If someone offered you a job where you could change the world, would you jump at it? What if you had to give up a great job at Google?
That was Jen Dulski’s dilemma when Change.org recruited her.
Most people in the Valley know Jen Dulski from her long career as an Internet tech executive. She was one of Yahoo’s first 500 employees and was later acqu-hired by Google when it bought her startup, Dealmap, in 2011.
In January, Dulski left Google to become chief operating officer at Internet petition site Change.org.
But what you may not know is that Dulski actually started her career as a high school teacher and an activist. In 1993, well before joining Yahoo, she founded a non-profit called Summerbridge Pittsburgh to help under-privileged kids go to college. It’s still going strong today.
When Change.org called her, she saw the job as “a perfect way to combine both of my passions, scaling successful Internet companies and making the world a better place,” she told Business Insider.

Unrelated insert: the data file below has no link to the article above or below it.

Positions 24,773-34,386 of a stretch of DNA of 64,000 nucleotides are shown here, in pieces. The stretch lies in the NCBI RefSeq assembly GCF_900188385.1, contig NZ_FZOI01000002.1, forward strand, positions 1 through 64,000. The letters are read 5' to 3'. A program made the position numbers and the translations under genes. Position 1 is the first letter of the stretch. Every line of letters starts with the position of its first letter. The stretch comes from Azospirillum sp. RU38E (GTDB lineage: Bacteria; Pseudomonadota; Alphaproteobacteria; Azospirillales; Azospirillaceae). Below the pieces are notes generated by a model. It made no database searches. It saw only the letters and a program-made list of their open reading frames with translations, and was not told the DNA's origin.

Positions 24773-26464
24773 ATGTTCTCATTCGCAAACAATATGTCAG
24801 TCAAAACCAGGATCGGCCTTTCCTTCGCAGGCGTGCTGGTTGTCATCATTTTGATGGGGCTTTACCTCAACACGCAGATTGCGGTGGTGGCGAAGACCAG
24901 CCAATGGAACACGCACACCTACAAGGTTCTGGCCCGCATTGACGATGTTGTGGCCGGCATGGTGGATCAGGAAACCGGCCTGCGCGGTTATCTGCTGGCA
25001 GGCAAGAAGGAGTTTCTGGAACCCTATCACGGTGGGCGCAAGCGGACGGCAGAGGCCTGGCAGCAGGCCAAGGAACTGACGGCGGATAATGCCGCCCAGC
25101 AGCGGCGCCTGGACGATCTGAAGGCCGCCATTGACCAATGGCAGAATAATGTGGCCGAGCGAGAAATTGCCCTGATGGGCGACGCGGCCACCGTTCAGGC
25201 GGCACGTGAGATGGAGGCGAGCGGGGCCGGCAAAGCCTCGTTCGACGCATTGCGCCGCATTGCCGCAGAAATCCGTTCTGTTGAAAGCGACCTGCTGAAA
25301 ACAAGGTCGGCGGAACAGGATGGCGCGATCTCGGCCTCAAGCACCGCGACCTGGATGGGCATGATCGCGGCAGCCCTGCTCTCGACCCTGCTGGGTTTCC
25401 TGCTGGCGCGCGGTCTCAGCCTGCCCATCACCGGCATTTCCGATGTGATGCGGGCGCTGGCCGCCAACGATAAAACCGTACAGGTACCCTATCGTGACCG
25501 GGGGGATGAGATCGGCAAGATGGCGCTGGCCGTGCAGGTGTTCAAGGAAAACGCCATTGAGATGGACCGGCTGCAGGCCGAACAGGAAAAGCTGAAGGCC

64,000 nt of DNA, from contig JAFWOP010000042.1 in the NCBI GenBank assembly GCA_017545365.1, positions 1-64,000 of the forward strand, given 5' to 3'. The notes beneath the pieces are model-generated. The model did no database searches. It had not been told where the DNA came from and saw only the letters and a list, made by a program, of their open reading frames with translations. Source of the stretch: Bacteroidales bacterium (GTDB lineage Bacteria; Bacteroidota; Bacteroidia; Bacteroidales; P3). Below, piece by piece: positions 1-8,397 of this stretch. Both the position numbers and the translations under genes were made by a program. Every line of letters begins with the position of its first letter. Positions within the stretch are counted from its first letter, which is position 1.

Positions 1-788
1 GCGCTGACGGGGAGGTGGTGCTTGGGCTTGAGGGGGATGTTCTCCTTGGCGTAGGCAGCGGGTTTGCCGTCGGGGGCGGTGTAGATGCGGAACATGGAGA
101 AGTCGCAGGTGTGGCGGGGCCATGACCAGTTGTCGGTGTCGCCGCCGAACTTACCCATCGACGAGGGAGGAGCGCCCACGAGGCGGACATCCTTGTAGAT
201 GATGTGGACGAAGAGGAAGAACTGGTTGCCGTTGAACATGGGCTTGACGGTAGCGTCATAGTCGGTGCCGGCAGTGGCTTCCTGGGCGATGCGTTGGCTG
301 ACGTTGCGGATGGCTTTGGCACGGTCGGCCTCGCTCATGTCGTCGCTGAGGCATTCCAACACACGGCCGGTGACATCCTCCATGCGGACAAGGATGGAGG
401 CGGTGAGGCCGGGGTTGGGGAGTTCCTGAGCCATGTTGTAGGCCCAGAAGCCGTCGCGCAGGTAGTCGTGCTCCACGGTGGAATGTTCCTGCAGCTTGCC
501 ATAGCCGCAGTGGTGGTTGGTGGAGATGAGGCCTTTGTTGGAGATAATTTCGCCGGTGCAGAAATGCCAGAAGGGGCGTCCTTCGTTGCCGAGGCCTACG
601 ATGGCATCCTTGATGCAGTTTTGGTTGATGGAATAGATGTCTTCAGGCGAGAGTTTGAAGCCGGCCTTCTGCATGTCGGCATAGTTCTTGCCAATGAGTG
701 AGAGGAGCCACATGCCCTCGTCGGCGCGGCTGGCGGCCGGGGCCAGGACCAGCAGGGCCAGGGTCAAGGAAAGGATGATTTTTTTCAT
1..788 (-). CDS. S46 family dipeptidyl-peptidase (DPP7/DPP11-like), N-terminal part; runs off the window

Even so, it was a difficult decision to leave a lucrative position at Google.
“I also have two daughters so it’s not just me and my decision but a decision that affects our whole family,” she says.
The tipping point was a conversation with her mum who was concerned about the new job in part because Change.org members tackle controversial issues. “There’s a certain level of risk,” in the world of activism, she says.
“I could hear myself trying to win her over. And the fact that I was trying to convince her that this was a good idea, gave me the signal that I really thought this was a good idea,” she says. One way “you can tell if you really want to do something, or not, is the way you describe it to other people.”
That might just be the best tip ever on how to make a tough decision.
A few facts about Change.org:
- Change.org is a for-profit “B corporation,” meaning it’s been certified as a socially responsible company.
- Since January, registered users have doubled from 20 million to 40 million. It’s growing by about 3 million users per month.
- It makes money by selling ads. It also lets organisations “sponsor” petitions where users can opt to share their email address with the sponsor.
- In May it took its first investment, $15 million mostly from eBay founder Pierre Omidyar and his wife Pam’s philanthropic venture firm Omidyar Network.